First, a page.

In present, depression is considered to arise from a combination of biological, psychological and social factors, with physio therapy and neurotransmitter medication being a preferred form of medical treatment. Depression is widely recognized as a common and serious medical illness. Besides obvious advantages of this acknowledgement, such as the opportunity for the patients to receive proper medical treatment, sick leaves and simple compassion from the others, such a paradigm has certain drawbacks. Effective drug treatment of depression started in 1957 and remains the most popular approach to date. Despite the fact that 30 to 50 percent of the patients do not show a response when given a particular antidepressant, and the therapeutic effect ends with the end of the drug prescription and 65 to 80 percent of people taking antidepressants still suffer from depression within one year. In several cultures, depression still remains a stigma. Even to date, in several languages – Thai, Nigerian or Indian – there exist no word for depression. Depression can be seen as burden by the patients themselves, forcing them to conceal the symptoms from family and friends. It is not infrequent that depression is being confused with other health disorders. According to the Diagnostic and Statistical Manual developed for American psychiatrists in 1970s, depression and grief had identical symptoms and could only be distinguished from one another based on the duration of the disorder and presence/lack of physical loss. But what about losing a job and mourning for a loved one longer then than it was suggested? The manual didn’t have an answer…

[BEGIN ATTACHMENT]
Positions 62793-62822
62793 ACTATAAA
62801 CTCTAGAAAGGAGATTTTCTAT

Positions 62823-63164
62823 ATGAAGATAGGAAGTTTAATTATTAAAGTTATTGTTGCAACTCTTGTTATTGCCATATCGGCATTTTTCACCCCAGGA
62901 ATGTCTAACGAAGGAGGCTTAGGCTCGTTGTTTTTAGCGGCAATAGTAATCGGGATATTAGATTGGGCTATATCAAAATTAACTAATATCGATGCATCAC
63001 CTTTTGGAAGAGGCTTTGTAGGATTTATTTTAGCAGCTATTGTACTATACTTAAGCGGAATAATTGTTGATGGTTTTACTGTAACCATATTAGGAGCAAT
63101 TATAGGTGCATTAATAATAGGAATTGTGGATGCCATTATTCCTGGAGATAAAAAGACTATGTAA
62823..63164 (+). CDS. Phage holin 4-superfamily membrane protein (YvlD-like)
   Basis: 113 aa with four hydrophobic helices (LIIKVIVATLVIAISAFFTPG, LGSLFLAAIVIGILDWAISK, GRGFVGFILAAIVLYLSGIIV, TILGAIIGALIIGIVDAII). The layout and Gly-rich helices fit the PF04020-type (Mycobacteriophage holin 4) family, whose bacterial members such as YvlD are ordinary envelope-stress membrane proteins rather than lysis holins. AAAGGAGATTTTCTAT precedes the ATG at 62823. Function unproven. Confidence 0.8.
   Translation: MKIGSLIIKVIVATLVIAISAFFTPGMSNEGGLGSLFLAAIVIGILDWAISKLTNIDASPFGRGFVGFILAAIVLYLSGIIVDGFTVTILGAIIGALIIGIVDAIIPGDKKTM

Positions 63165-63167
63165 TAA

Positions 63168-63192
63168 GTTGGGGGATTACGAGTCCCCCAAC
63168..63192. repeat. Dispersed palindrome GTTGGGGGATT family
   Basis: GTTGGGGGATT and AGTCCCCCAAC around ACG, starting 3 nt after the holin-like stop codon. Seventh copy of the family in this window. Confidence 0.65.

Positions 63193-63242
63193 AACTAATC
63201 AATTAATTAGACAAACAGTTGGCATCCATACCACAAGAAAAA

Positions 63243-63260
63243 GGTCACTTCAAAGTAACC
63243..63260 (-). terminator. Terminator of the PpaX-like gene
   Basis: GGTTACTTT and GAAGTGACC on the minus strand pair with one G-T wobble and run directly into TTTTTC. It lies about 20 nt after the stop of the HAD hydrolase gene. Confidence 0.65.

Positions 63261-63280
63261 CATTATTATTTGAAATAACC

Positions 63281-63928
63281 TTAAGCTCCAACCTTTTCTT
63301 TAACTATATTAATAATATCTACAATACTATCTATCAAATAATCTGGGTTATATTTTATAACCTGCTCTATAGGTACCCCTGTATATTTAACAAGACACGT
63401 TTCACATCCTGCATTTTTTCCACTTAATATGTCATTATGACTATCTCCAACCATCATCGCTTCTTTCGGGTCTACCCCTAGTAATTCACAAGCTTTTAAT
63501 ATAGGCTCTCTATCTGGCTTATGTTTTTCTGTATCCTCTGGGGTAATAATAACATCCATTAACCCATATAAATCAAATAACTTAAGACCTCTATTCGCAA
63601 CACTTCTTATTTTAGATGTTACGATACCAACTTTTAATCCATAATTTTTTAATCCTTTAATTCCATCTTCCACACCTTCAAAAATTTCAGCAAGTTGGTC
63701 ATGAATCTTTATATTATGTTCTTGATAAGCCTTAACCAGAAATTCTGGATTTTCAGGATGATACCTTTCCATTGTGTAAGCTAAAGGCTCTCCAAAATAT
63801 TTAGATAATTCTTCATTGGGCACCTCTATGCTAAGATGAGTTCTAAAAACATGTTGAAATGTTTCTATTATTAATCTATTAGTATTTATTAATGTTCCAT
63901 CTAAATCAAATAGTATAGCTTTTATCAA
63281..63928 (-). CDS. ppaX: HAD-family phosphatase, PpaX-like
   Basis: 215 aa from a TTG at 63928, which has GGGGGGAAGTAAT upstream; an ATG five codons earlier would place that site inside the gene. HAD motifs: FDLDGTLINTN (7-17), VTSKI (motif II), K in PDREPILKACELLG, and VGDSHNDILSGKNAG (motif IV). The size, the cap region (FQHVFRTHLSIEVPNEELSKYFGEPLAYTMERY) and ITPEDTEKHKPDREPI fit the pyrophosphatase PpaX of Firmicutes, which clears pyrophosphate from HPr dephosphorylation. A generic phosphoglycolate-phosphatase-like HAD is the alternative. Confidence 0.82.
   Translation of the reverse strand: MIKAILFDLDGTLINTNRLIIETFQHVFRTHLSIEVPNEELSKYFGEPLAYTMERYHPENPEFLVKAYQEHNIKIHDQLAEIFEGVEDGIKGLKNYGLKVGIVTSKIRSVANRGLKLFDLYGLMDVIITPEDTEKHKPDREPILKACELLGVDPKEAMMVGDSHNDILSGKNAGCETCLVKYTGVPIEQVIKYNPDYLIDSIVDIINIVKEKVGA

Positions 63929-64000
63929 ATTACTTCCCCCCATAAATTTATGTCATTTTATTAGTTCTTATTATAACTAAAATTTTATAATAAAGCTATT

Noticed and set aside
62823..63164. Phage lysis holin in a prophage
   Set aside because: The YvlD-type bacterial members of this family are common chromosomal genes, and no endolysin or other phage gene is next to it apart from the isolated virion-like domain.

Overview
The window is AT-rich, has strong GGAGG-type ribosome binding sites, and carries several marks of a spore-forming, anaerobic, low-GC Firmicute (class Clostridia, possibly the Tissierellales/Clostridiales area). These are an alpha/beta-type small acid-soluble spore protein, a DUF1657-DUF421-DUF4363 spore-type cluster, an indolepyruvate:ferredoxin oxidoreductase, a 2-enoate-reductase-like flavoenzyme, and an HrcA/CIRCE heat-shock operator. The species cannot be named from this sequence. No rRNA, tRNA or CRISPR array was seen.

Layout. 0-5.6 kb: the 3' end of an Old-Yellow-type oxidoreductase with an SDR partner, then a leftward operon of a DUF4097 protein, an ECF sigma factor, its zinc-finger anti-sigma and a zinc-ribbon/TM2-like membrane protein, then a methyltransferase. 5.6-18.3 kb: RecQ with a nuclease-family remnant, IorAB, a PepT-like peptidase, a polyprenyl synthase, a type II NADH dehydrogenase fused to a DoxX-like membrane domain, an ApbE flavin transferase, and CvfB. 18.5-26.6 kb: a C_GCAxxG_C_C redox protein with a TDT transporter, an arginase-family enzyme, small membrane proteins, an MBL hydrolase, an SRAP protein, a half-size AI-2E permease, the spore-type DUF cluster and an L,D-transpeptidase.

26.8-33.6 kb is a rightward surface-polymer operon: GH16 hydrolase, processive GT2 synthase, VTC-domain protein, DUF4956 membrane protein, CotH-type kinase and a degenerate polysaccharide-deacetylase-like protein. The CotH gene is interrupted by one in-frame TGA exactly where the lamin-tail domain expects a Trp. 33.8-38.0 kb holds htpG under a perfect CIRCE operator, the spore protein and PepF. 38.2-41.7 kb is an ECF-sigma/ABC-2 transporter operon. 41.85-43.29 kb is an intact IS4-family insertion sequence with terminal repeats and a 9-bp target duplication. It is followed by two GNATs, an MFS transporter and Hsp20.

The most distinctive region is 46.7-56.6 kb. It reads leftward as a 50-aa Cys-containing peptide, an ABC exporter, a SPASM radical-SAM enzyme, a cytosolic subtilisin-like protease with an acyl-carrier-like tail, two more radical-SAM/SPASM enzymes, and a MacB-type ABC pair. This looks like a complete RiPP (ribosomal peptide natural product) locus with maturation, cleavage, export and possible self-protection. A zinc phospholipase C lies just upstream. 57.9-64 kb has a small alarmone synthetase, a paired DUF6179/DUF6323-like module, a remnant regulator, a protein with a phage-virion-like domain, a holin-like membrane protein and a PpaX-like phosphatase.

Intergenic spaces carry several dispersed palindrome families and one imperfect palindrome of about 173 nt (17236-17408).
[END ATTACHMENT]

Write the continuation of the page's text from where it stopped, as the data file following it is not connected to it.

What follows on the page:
Development of psychotherapy, brought the world a wide array of intervention practices, with cognitive behavioural therapy (CBT) being the most popular and effective one. Roughly speaking, CBT helps patients to restructure negative and irrational beliefs into positive and rational ones. Despite the seeming simplicity, the method is not free from some serious shortcomings. The approach is being criticized for being too mechanistic, for a lack of a strong link to cognitive psychology and neuroscience, as well as for relatively high dropout rate. Even more, according to the recent studies, CBT became half as effective in treating depression as it used to be in 1977. Among the possible reasons is wearing of the placebo effect – patients’ belief in the method as a novel “miracle cure.”
But is there really a solution to the depression? Facing the truth, with all the advancements in pharmacology, physio therapy and psychotherapy, we are still not that far in our methods and general understanding of depression from medieval quacks with their exorcism methods.
Technology has the answer…. or it thinks it does?
Technology has a long history of assisting healthcare and helped to find solutions for a broad range of health problems. One would assume that the same applies to depression. Well, this assumption is debatable.